When Argentina’s President Alberto Fernandez tested positive for COVID-19 on his 62nd birthday, April 2, 2021 it might not have seemed unusual when there have been almost 200 million cases worldwide. But the leader of Argentina received two doses of the Russian vaccine Sputnik V, on January and in February 2021, a virus terminator advertised by Moscow as potent like almost no other on the globe, with an efficiency rate given by Russia’s Gamaleya Institute at 96.1%. The risk of infection should be minimal for those vaccinated with it.
Argentina’s President has recovered, yet Moscow’s PR nightmare continues. Headlines were splashed on the local news media, when, on December 24, 2020 containers of Sputnik V were unloaded at Ezeiza Airport in Buenos Aires, the first delivery of 30 million doses. However, only 9.3 million first jabs, and only 2.4 million second shots, were received. Seven months later, in July 2021, Argentina complained publicly to Moscow about delays and breach of contract. The Latin American nation fears infections driven by the highly contagious Delta variant of the coronavirus, supposedly not yet circulating in Argentina. In its containment battle, Buenos Aires has also introduced the Astra Zeneca and the Chinese Sinopharm vaccines, and recently received a U.S. donation of Moderna, but, in total, just about 17 million Argentinians (out of 44 million) have received a first jab, and fewer than six million have received two vaccinations. Moscow explained the delay on “production problems”, and said new deliveries would be made as soon as possible.
For the Russians urgency is required. Sputnik V was first offered to the world on August 11, 2020. Vladimir Putin pulled up his sleeve and accepted the first jab. Moscow seeks to convey the impression that its medical science is prevailing over the West’s, according to Michael Leigh (April 27, 2021) of the Brussels-based think tank Bruegel, “despite low vaccination rates in Russia’s 146 million population itself” (and about 158,000 COVID-19 deaths at time of writing). The BBC reported (May 6, 2021), that Sputnik V “late stage trials have found it offers high level of protection against COVID-19”. In May, UNICEF signed a supply agreement with Moscow: 220 million doses of Sputnik V, to be delivered this year. Putin declared three months ago in a video conference with the deputy prime minister Tatyana Golikova that his nation’s vaccine is “as reliable as Kalashnikovs” (BBC, May 6, 2021).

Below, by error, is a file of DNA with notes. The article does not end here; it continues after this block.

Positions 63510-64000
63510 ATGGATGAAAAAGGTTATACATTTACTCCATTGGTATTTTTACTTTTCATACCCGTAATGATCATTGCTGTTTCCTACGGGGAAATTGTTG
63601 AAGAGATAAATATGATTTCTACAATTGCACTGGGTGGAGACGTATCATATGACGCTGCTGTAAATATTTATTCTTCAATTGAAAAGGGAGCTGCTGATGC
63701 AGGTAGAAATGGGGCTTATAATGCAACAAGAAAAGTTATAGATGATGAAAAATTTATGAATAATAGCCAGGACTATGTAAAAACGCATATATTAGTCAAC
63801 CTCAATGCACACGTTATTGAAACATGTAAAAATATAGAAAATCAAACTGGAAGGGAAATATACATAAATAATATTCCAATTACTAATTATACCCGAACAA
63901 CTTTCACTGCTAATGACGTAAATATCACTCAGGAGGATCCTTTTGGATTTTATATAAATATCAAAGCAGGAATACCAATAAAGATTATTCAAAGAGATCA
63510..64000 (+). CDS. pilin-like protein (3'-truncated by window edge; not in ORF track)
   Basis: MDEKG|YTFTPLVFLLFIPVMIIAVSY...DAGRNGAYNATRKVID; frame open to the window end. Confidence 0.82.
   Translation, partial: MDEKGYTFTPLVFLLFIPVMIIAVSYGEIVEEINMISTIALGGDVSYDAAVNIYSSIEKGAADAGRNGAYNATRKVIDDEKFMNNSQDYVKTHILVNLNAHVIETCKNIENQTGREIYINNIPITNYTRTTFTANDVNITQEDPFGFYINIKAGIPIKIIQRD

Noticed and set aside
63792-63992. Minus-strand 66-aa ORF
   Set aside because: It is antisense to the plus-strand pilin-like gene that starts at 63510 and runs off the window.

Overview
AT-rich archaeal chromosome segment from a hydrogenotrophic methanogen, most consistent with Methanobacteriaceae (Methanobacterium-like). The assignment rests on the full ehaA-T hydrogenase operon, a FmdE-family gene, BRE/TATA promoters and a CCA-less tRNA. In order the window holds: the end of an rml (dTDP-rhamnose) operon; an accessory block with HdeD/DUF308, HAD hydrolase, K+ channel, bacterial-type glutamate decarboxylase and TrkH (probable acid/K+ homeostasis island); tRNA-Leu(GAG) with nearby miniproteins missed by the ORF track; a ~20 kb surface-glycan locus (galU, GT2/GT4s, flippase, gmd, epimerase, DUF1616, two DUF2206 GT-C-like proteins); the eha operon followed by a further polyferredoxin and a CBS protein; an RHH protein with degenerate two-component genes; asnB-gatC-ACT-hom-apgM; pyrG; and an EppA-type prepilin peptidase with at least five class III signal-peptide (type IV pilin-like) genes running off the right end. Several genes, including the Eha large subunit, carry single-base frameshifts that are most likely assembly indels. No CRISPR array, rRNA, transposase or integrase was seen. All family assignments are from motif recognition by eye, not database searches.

Sputnik “is the image of Russia the Kremlin wants to project”, wrote Valentia Lares, managing editor of Armando.info (IPS Interpress Service, May 7, 2021). “Far from the authoritarian, bellicose, annexationist Moscow, that poisons its domestic political opponents and interferes in its rivals elections, Sputnik cast Russia in the role of scientific superpower and pandemic savior,” according to Lares. “While we were not looking, Russia’s Sputnik V became the cornerstone of pandemic response for the developing world. The vaccine offers a unique chance to launder Russia’s reputation”. Madrid-based Lares is convinced that the Sputnik V jab “is about more than image. It’s a calculated campaign to increase the Kremlin’s power and influence through a global scientific, diplomatic and media influence operation”. Planeloads of Russian vaccines have landed in Armenia, Laos, Israel, Mexico, Serbia, Peru, Colombia. The Hungarian Foreign Minister, Peter Szijjarto revealed in March 2021 that he was the first citizen in his nation vaccinated with Sputnik V. Tunisia has been offered 30,000 doses by Moscow and the African Union received an offer, without confirmed delivery dates, of 300 million doses from Russia, which had already signed agreements to produce tens of millions of doses in China, Brazil, and Iran. First in line, Lares reported, “have been Moscow’s longtime allies typically led by autocrats like Nicolas Maduro of Venezuela”. Meanwhile, “the west stumbles on getting vaccines to the developing world” and has left “a leadership vacuum that Russia is determined to exploit”.
“The vaccines underline the anti-Western bloc’s scientific prowess”, according to Felix Arellano, a professor of International Relations at the Universidad Central de Venezuela in Caracas quoted by Lares. “Ideology demands it be portrayed as greater than the West’s. Russia’s posture, in offering up highly effective vaccines at a low price for countries like Venezuela, is media driven. It’s how Russia and its allies seek to show that authoritarian governments can also grow in the scientific realm, that it’s possible to grow without democracy”. Despite numerous sanctions, because of fundamental disagreements on foreign policy, such as the conflict in Ukraine, the occupation of the Crimea, and the imprisonment of democratic opposition leaders, the Sputnik vaccine is gaining increasing acceptability in Europe. Even the conservative leader of German state Bavaria has announced a preliminary purchase order for 2.5 million doses of Sputnik V.
Bruegel author Michael Leigh noted that Germany’s Angela Merkel, and the French President Emmanuel Macron communicated about possible joint production of the Russian vaccine. Pierre Viment, former French diplomat and Senior Fellow of Carnegie Europe, is certain that the Putin administration is “enjoying this, let’s not be fooled. The use of vaccines by Russia and by China is a diplomatic instrument, a tool for soft power. Playing EU member states off against each other is naturally important to Russia”. Or, as an Eastern European diplomat confided off the record to Brussels-based BBC correspondent Kevin Connolly (April 17, 2021) Sputnik diplomacy, is “potentially the most powerful tool of soft power that Moscow has had in its hands for generations”.
The opinions expressed in this article belong to the author.